Volunteer in the Community

There is no better way to reinvigorate you soul, and your job search, then to volunteer. Not only do you feel good helping the community, but it also allows you to learn new skills and network in an action setting. While there are goals to reach every day, job searches can sometimes feel like they don’t give you tangible results. Volunteering allows you to take on projects that have a beginning and an end, which can feel good after a long day of sending out resumes.

Change Your Focus

Have you been trying to make a radical career shift? Employers look at what you’ve done as an indication of what you can do. Changing that is possible, but it is also extremely challenging. Rather than focusing on a complete break from your past experience, you may need to map out a few lateral moves or bridge positions that can make your transition more logical to potential employers.

 

 

 

 

Get into the Secret Job Market for an Amazing Career

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You can easily find thousands of jobs online. It’s quick and easy to apply, but they all produce hundreds of applicants. How can you possibly compete with that? Big job boards have a place in every job search strategy, but you also need to get into the secret job market to find the jobs that 99% of your competition will never even see.

Focus on Where You Want to Work, Not Who Appears to Have Job Openings

Since “secret” jobs need to be discovered, narrow your focus to the companies that you really want to work for. Make a list of 20-25 companies,  and start developing a plan to secure a job with them. Use you networks, or your parent’s networks, to find people who work for your target employers. Ask your AppleOne hiring advisor for access to our Navigating the Hiring process guide, which contains scripts for how best to reach out to these people. During your meeting be sure to ask if they know of any jobs that might be right for you and find out who else they think you should contact.

Attend Those Marketing Events That Are On Campus

Do you see flyers around campus or in the career center that advertise a networking event or a guest speaker from a company of interest? These are events you need to attend. Yes, they allow you to meet other people who have similar career interests, but they also allow you to meet people in person that can help you identify jobs before they become public. Never miss an opportunity to meet someone who has connections, and don’t be afraid to ask them questions, or even hit them with an elevator pitch regarding what you are looking for. You’d be surprised how many interviews and hiring’s start with a simple handshake.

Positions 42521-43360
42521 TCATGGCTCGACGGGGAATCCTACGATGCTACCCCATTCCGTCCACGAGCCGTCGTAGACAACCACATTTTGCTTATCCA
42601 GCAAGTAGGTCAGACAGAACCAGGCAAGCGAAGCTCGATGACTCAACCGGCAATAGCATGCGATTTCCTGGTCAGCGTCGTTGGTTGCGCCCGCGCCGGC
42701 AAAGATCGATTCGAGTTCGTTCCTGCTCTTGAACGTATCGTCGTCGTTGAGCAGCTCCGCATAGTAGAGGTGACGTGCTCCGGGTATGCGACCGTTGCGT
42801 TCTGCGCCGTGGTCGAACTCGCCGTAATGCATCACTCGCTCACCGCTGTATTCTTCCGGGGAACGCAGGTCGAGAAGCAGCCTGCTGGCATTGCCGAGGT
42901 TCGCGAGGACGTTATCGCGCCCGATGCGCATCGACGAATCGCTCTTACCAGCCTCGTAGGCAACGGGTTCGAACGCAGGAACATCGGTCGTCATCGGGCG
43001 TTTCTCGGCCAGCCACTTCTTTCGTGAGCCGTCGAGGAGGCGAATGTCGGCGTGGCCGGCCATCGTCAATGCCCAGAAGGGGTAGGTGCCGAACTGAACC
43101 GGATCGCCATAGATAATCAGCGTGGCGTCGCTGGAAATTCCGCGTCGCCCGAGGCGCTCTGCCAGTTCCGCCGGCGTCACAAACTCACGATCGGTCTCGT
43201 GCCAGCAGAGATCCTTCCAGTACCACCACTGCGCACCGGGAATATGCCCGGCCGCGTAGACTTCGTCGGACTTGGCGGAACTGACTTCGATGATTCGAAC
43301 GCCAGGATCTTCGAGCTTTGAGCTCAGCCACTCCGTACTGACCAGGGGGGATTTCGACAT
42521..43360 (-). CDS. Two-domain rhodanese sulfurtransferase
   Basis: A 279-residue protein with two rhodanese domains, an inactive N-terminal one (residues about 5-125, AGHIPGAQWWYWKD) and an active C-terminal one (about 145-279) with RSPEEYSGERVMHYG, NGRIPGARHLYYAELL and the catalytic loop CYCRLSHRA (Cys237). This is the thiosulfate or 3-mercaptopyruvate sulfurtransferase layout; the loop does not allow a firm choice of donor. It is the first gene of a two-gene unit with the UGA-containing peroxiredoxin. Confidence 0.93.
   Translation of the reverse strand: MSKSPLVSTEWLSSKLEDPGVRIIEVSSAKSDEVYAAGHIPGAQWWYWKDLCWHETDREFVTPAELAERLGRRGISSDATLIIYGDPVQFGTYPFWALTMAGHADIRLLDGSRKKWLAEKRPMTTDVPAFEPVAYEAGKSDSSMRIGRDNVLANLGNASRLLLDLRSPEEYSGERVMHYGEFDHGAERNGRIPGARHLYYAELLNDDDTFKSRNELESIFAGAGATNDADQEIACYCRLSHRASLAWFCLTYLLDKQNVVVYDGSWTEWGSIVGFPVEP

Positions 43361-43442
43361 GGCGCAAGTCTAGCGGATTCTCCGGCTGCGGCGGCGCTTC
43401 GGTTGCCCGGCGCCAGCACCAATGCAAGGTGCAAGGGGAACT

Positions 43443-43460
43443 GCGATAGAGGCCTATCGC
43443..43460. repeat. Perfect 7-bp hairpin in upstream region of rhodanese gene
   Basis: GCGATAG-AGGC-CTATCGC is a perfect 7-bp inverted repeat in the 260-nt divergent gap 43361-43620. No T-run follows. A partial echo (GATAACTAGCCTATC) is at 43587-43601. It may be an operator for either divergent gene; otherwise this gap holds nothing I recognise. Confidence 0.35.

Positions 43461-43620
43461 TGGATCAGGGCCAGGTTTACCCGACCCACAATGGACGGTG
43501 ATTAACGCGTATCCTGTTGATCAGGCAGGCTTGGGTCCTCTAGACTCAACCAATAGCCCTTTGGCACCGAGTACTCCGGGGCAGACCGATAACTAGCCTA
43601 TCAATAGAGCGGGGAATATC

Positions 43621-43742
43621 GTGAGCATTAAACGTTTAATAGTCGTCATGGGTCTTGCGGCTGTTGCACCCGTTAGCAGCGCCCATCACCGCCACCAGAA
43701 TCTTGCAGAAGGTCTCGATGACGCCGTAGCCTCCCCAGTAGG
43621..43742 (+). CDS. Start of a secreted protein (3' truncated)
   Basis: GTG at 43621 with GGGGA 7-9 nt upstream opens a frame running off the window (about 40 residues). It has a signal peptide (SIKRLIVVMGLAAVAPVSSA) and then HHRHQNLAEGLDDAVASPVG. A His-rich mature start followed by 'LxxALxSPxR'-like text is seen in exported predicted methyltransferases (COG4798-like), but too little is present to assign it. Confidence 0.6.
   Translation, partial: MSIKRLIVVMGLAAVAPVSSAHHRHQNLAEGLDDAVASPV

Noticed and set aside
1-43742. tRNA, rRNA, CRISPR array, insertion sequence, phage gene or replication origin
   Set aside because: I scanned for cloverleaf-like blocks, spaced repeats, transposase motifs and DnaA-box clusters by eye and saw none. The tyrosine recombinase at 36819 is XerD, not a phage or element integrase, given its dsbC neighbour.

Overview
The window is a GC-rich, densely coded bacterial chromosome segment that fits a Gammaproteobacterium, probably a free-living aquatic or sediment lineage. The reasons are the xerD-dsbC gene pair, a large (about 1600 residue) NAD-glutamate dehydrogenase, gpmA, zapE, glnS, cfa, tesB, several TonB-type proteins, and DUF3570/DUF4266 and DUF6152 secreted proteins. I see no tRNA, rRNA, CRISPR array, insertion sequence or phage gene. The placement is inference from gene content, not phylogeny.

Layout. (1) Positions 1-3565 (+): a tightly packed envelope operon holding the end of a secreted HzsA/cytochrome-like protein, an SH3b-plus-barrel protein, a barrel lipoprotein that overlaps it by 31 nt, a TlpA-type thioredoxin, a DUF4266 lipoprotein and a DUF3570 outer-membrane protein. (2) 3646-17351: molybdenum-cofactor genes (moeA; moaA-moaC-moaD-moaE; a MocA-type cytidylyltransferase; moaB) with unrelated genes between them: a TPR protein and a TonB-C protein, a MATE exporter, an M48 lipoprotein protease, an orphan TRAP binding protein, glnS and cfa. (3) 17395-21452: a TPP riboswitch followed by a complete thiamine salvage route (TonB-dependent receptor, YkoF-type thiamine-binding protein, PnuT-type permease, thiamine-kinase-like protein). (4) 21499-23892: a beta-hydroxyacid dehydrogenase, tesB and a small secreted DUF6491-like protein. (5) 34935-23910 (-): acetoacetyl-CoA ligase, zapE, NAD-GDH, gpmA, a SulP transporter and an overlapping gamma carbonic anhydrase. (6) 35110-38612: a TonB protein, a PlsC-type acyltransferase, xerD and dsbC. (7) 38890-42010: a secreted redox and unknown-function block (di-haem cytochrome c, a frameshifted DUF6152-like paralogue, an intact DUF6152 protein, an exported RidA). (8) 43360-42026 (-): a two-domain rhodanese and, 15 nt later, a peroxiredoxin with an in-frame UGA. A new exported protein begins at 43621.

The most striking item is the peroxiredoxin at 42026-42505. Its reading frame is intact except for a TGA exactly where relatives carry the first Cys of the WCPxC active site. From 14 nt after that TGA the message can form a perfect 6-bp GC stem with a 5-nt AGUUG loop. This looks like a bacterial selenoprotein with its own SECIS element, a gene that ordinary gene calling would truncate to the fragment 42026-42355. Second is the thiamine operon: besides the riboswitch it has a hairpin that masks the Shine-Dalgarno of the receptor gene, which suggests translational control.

Build Up Your LinkedIn Network

LinkedIn can help you in two distinct ways. First, it allows you to grow and nurture a network of professionals that can alert you to new job openings, while giving you advice on how to secure them. Second, it can help you identify and connect with people who work at, or with, your target employers. The latter will help you get an interview even before the job is discussed externally.

Make It Personal: Use the Phone or Introduce Yourself in Person

Email and texts have their place, but they aren’t always the best choice for a job search. Let your personality shine by picking up the phone to talk to a human being at your target companies. This makes you harder to ignore, and gives you an opportunity to ask follow up questions, and even develop a relationship with the person on the other side of the phone. If you feel extra confident, you can do your inquiries in person, which allows you to put an immediate face to the name. In both cases, have your resumes ready to go, and have your elevator pitch down pat.

 

 

Janice Bryant Howroyd Named As A “Woman of Distinction” By Women’s Business Enterprise National Council

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Exciting news: The Women’s Business Enterprise National Council (WBENC) will be honoring ACT•1 Founder and CEO, Janice Bryant Howroyd, as part of their inaugural “Women of Distinction” group. Janice is being recognized for demonstrating a “deep commitment to the organization and to breaking down barriers for women owned businesses in the corporate and government supply chains.”

Celebrating their 20th anniversary, WBENC has singled out 25 female leaders from the business community for their outstanding achievements. This honor is just the latest recognition for Mrs. Bryant Howroyd, who was honored with the A.G. Gaston Award at The 2016 Black Enterprise Entrepreneurs Summit, as well as the prestigious Peter Yessne Staffing Leadership Award for her exceptional leadership and innovation in the field of staffing. In addition, she was also a President Obama Key Administration appointment to the Board of Advisors for the White House Initiative on Historically Black Colleges and Universities (HBCU’s).